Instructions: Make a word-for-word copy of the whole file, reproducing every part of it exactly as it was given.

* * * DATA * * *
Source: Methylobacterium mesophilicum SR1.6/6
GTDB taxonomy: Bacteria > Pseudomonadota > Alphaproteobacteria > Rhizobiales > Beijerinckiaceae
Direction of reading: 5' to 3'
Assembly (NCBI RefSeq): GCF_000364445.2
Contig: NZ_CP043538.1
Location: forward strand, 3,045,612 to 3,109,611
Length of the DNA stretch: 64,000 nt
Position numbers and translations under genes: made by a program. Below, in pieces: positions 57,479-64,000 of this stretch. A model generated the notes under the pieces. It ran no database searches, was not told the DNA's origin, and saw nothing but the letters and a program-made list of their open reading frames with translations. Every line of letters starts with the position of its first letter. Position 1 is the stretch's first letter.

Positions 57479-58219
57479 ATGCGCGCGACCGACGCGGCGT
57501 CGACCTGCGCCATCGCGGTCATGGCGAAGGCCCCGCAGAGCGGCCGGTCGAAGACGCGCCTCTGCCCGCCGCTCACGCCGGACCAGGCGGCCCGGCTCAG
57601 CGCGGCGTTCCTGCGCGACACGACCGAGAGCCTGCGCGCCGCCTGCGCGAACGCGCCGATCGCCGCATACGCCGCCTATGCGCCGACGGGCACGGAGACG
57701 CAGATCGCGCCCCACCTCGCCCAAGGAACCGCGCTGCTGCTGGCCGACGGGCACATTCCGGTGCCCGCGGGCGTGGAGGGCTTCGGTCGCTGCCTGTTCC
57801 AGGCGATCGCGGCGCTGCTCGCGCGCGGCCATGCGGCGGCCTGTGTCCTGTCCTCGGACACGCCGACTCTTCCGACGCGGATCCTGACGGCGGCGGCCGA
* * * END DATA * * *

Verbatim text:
Source: Methylobacterium mesophilicum SR1.6/6
GTDB taxonomy: Bacteria > Pseudomonadota > Alphaproteobacteria > Rhizobiales > Beijerinckiaceae
Direction of reading: 5' to 3'
Assembly (NCBI RefSeq): GCF_000364445.2
Contig: NZ_CP043538.1
Location: forward strand, 3,045,612 to 3,109,611
Length of the DNA stretch: 64,000 nt
Position numbers and translations under genes: made by a program. Below, in pieces: positions 57,479-64,000 of this stretch. A model generated the notes under the pieces. It ran no database searches, was not told the DNA's origin, and saw nothing but the letters and a program-made list of their open reading frames with translations. Every line of letters starts with the position of its first letter. Position 1 is the stretch's first letter.

Positions 57479-58219
57479 ATGCGCGCGACCGACGCGGCGT
57501 CGACCTGCGCCATCGCGGTCATGGCGAAGGCCCCGCAGAGCGGCCGGTCGAAGACGCGCCTCTGCCCGCCGCTCACGCCGGACCAGGCGGCCCGGCTCAG
57601 CGCGGCGTTCCTGCGCGACACGACCGAGAGCCTGCGCGCCGCCTGCGCGAACGCGCCGATCGCCGCATACGCCGCCTATGCGCCGACGGGCACGGAGACG
57701 CAGATCGCGCCCCACCTCGCCCAAGGAACCGCGCTGCTGCTGGCCGACGGGCACATTCCGGTGCCCGCGGGCGTGGAGGGCTTCGGTCGCTGCCTGTTCC
57801 AGGCGATCGCGGCGCTGCTCGCGCGCGGCCATGCGGCGGCCTGTGTCCTGTCCTCGGACACGCCGACTCTTCCGACGCGGATCCTGACGGCGGCGGCCGA